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Luķs de Camões
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Monument to Luķs de Camões, Lisbon

Luķs Vaz de Camões (sometimes rendered in English as Camoens) (1524June 10, 1580) is generally considered Portugal's greatest poet. His mastery of his art is only comparable in greatness to Virgil, Dante or Shakespeare. He penned dozens of sonnets and other poems, but is best remembered for his epic work Os Lusķadas.

His life remains a mystery, for few remaining documents of the time refer directly to him. He was suposedly born in Lisbon, although Coimbra is also a possibility, around 1524, son to Simćo Vaz de Camões and Anna de Sį e Macedo, a family from the northern portuguese region of Chaves.

He probably studied Humanities in Coimbra, where his uncle D. Bento de Camões was a priest at the renowned Monastery of Santa Cruz, although no document registers Camões' permanence there (he does refer to Coimbra in a poem). The refined culture he displays in his writings had to be acquired somewhere, so Portugal's only university of the time was the likeliest place.

When he was very young, legend says, he fell in love with a lady of the court. The lady had also caught the king's eye, however, and so Camões was sent into exile. The lady died of a broken heart, and Camões thought so much of her that he never married.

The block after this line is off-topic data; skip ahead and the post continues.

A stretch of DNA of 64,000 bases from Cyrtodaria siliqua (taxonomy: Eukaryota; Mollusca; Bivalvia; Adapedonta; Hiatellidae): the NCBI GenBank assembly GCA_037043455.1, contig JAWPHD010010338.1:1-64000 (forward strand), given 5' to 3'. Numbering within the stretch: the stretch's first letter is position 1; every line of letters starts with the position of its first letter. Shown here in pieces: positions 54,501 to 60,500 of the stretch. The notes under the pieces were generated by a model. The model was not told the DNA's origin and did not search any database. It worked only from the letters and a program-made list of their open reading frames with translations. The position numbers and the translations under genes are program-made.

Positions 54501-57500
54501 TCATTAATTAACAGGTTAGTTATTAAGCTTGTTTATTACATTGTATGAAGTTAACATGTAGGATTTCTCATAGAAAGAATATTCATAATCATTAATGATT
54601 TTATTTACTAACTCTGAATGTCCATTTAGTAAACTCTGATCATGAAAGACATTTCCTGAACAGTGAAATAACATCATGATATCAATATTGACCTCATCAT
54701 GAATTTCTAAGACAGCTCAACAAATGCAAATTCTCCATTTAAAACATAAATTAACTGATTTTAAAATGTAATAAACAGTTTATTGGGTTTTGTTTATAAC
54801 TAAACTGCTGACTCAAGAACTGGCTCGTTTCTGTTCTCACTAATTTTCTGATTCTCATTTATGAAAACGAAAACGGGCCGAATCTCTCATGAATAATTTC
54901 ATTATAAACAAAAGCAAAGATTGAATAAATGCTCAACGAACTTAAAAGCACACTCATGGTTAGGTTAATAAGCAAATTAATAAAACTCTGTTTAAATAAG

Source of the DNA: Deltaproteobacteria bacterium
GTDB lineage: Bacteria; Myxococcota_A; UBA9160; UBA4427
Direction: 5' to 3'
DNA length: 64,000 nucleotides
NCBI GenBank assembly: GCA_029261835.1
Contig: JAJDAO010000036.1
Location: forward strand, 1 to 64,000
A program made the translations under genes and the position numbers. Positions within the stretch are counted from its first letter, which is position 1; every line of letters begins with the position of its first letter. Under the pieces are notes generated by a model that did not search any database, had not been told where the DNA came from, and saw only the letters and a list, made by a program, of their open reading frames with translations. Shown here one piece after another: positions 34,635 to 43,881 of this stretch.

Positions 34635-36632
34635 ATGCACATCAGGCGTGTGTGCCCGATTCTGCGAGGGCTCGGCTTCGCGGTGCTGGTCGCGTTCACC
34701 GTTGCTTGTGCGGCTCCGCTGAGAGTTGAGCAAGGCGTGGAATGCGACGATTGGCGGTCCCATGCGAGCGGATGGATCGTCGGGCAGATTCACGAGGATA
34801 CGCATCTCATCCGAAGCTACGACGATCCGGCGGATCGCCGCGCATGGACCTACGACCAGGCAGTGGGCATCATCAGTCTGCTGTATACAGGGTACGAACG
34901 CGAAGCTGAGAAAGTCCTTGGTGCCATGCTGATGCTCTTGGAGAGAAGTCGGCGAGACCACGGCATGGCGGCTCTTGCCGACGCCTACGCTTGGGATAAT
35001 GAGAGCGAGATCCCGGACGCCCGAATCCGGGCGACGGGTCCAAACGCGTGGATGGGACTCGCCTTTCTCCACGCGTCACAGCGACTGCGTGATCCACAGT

After her death, he went to fight the Moors in Morocco, and in a battle an arrow put out one of his eyes.

He hoped to get some office when he returned to court, but none were given to him. Instead, he sailed for Goa in the East Indies, saying, as he left Portugal: "Ungrateful country, thou shall not possess my bones."

In Goa he made the Portuguese soldiers angry with a satirical poem and he was banished to Macao, where he was given an office with salary enough for his support. While living there, he wrote Os Lusķadas, named from the fabled hero Lusus, who is said to have come with Ulysses to what is now Portugal and called it Lusitania. The poem tells about Vasco da Gama and other Portuguese heroes who sailed around the Cape of Good Hope and opened a new route to the Indies.

Eventually, Camões was recalled from exile and he set sail for home. However, he was shipwrecked, and was only saved by floating on a board.

He went to Goa again and was arrested for debt and kept in prison for eight years, when he was allowed to go to Lisbon in 1569.

For a time, the king gave him a small pension, but when the king died the pension ended and Camões lived in poverty, cared for by a servant who had followed him from India, and who begged in the streets by night to get enough for them to eat.

He finally died in Lisbon at the age of 56.


Camões wrote several poetries and texts (including some in Spanish), the most known being the epic The Lusiads (1572).

The following plays are dated as of 1587:

In addition, three letters that he wrote are known to have survived.

External links

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